The interview started out fairly standard. She I asked what she remembered most and she began walking me through the trial and the actions of the defendants. Fairly early on in the interview, she mentioned,

“Based on what the defense brought up, it was clear [the plaintiff] wasn’t being completely honest…I could see specific instances in her testimony where things weren’t lining up with what she said. That made me question her credibility.”

She later mentioned,

“The plaintiff’s attorney went on and on about how much chronic pain she was in and we never thought she wasn’t in pain but in one line of questioning by the defense they asked her how many times a week she has neck pain and she said 1-2.”

At this point, I knew credibility of the plaintiff was a major issue. It was brought up more than once by more than one juror and seemed to continue to build as more and more inconsistencies showed up. While the juror about other things of importance such as the jury instructions, I knew that a lying client is hard to overcome and that everything else she told me was likely skewed by this belief. As proof, when I asked about the attorneys, the juror started to talk about the plaintiff’s attorney. She stated,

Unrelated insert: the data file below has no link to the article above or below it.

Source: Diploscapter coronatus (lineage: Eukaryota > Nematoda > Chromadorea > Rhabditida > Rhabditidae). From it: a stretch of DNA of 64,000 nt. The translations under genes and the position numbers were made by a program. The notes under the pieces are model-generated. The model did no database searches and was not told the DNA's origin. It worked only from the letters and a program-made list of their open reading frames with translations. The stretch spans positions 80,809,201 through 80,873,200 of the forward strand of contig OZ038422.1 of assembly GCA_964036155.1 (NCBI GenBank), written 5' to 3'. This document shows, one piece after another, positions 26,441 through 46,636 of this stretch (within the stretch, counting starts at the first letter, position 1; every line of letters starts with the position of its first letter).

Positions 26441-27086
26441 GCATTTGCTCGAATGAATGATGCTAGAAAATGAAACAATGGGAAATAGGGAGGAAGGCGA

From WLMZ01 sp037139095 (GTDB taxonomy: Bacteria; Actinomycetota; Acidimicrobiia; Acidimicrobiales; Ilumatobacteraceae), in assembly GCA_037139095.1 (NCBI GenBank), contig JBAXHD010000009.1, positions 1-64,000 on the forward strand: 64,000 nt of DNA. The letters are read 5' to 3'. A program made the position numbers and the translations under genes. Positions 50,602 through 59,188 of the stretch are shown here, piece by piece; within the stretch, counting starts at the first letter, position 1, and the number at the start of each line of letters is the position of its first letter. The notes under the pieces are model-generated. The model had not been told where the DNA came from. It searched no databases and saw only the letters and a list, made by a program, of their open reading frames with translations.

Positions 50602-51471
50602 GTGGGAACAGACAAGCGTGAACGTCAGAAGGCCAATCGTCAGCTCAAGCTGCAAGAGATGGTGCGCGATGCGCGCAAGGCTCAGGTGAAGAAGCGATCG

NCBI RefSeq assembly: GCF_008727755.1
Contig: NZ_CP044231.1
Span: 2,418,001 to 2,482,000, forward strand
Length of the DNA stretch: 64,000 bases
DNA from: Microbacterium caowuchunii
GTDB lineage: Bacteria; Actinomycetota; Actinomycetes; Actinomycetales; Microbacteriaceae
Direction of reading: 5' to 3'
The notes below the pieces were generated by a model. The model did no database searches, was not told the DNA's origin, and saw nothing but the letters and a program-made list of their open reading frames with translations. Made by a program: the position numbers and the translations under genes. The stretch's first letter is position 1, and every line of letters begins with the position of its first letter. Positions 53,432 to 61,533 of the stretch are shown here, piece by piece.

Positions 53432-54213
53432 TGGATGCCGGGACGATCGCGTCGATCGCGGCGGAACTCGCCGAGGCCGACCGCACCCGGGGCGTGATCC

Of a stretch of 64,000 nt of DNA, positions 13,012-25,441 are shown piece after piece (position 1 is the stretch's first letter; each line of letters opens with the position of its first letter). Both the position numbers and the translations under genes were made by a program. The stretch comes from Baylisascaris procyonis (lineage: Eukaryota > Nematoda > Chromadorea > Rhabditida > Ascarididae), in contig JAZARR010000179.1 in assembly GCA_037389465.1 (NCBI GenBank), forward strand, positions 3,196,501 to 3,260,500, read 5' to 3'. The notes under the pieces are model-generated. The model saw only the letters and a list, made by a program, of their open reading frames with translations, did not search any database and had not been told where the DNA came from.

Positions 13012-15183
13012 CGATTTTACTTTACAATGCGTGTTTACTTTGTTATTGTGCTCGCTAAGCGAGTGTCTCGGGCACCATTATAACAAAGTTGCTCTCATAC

“As we went through trial, other jurors brought up that he had some signals he was giving to the plaintiff and possibly some other witnesses and I started watching and noticed he would roll his eyes or subtly shake his head no or he would cross his leg and dust something off his pants and one of the other jurors said to pay attention to when he does those things, how the witness responds. When he rolled his eyes, the plaintiff would respond that she didn’t recall or if he moved his head to the left in a shaking motion, she would answer no…I got the feeling he was trying to lead her answers which again went back to me establishing her credibility.”

I know this attorney did no such thing, but it fit with some of the jurors’ views of the client and of trial attorneys in general so they believed it and used it to further those views.

Later in the interview, she again mentioned issues of credibility. Although the plaintiff saw only treating doctors and none were referred by the attorney, jurors selectively heard that the doctors were all referred by the plaintiff’s attorney:

“It seemed too convenient that she kept going back to the doctors who were hired by her attorney.”

I was not able to get a hold of many other members of the jury so I suppose I have no way of knowing for sure if there was a rogue juror on the panel or anything else suspicious but I saw no signs of anything other than jurors trying to come to a decision they felt was right. The plaintiff’s inconsistencies killed her chances at recovery and even went so far as to have jurors believing the plaintiff’s attorney was in cahoots. I share this information to make you aware of just how dangerous inconsistencies in a story can be. Coupled with a view that trial attorneys are lying manipulators to begin with and you will have a very hard time winning.